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Comment: Re:Solution (Score 1, Insightful) 405

As OP stated, and I already repeated, a 20% tax on a $20,000/yr income...
See, that's where your mistake lies. When 75% of your income is spent on tax free items, you're not paying 20% of your income in taxes. ...is a much larger chunk of income than a 20% tax hit on a $200,000 income.
So? Class envy much?
$3.50 a gallon fuel is much more of a burden on a person making $20,000/yr than a person making $200,000/yr. Should we charge poor people less for gas? For that matter every dime a rich person spends is going to be less of a burden to the rich than the poor, and we are doing nothing about it? Did you know that rich people can afford to have other people cook their food? I've heard they can keep their houses at 55 degrees in Florida year round, and it's no burden at all. That's not fair at all! Why should eating be more of a burden on the poor than the rich?

Comment: Re:Solution (Score 4, Insightful) 405

gas is taxed.
repairs are taxed
registration is taxed.

Why wouldn't the sale of a car be taxed?

How about clothing? Need clothes to live, right?
Nope. If it makes you feel better, you could make school kids clothing tax free, or only make new clothing taxable. If you don't want to pay the tax, buy second hand.

Now Paris Hilton can buy 400 pairs of shoe tax-free!
So? Why do you care what Paris Hilton does? See, that's the problem. You are so damn worried that a rich person might save $80 on a pair of shoes that you want EVERYONE else to go through hell so a rich bitch won't save a buck.

Watch out for that slippery slope you're on.
Odd. Nearly everyone of the 50 states has programs like this and they don't have a problem. Were you referring to the "slippery slope" fallacy?

Comment: Re:Corporate taxes (Score 1) 405

Rich people spend less of their money and save more of it than poor people, simply because there's more left over after paying for the necessities.
All money is spent eventually. Also, what do you think the bank does with the money people "save"? Banks loan that money to someone else and charge them a higher interest rate than they are paying the savings account. That is how banks make money. So the person who takes the loan will spend it, meaning it will be taxed. When the savings account is cashed out, that too will be spent, plus all the interest earned.

So, in this case, the same money is taxed multiple times. Also, all the money is taxed at the same rate. Currently, loan income is not taxed as income. But under a sales tax, the when the person taking the loan buys new office furniture, it will be taxed.

So, it would be even more regressive than the current system.
Currently, interest income and capital gains are charged a lower rate the standard income. This is how wealthy people pay such a ridiculously low tax rate (Warren Buffet pays less than his secretary). This would not longer be an issue with a sales tax.

Finally, all money is spent eventually. It doesn't matter if it was saved or invested at one point. Even if the person who earned it dies, eventually, all money is spent, even if by his heirs.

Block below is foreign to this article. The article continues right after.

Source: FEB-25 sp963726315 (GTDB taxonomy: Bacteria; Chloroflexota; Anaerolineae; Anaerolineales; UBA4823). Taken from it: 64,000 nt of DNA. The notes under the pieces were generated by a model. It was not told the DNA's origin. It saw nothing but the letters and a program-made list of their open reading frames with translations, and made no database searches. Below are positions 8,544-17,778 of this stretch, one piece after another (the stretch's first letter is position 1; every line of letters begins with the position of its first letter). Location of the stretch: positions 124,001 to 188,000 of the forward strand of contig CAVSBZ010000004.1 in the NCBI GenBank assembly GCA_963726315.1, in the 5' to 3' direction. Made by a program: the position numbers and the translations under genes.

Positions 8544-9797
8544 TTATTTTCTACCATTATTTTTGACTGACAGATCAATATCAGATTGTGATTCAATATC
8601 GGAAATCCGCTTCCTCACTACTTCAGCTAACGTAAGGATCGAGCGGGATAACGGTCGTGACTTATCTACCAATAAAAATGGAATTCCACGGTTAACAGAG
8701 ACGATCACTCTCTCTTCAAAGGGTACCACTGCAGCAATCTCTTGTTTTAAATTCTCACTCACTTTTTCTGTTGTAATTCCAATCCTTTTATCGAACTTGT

Comment: Re:Solution (Score 1) 405

someone who makes $200,000 a year does not spend it all in a way that would be subject to a sales tax.
All money is spent eventually. Even if you die and leave it to someone else, it will get spent by them. When it is spent, it is taxed.

Savings / Investing is not subject to a sales tax.
Nope, but it will be spent eventually. All money is spent eventually. As a bonus, the capital gains/interest earned will be taxed at the same rate as the rest of the money. Currently, capital gains and interest income has a much lower rate. This is how Warren Buffet has a lower tax rate than his secretary. This problem would be fixed.

Mortgage payments are not subject to a sales tax, etc.
Why not? Is buying a house not a sale, subject to a sales tax? If you wanted to tweak it, you could put a limit on how much a home is taxed. For example, allow one home to be tax free or only tax on every dollar over a certain amount.

Comment: Re:Solution (Score 1) 405

Most states do this. Back when I was a checker at a grocery store about 30 years ago, we had to learn what food is taxed and what food is not. For example:
"Juice" products, those that contain nothing but fruit or vegetable juice, are tax free.
Products labeled "drink" or "punch" are taxable.
All non-processed food was non-taxable.
Anything you cook at home was non-taxable. This includes frozen meals such as TV Dinners or frozen pizza.
Canned goods were non-taxed.
Potato chips, candy, and other "junk" food is taxable, (I think).
Anything served cooked and ready to eat, such as a hamburger or bucket of chicken is taxable.

Not that we worry about it much as it is all handled by the computer anyway.

Comment: Re:Solution (Score 1) 405

Except that the government will just increase taxes on other common goods to make up for the shortfall.
So? Low income people still spend a lower percentage on their income on those "common goods" than the wealthy.
You are also missing out on the idea that capital gains will be taxed at the same rate as income. For that matter, all income will taxed at the same rate, so even if you work "under the table", you will still pay taxes.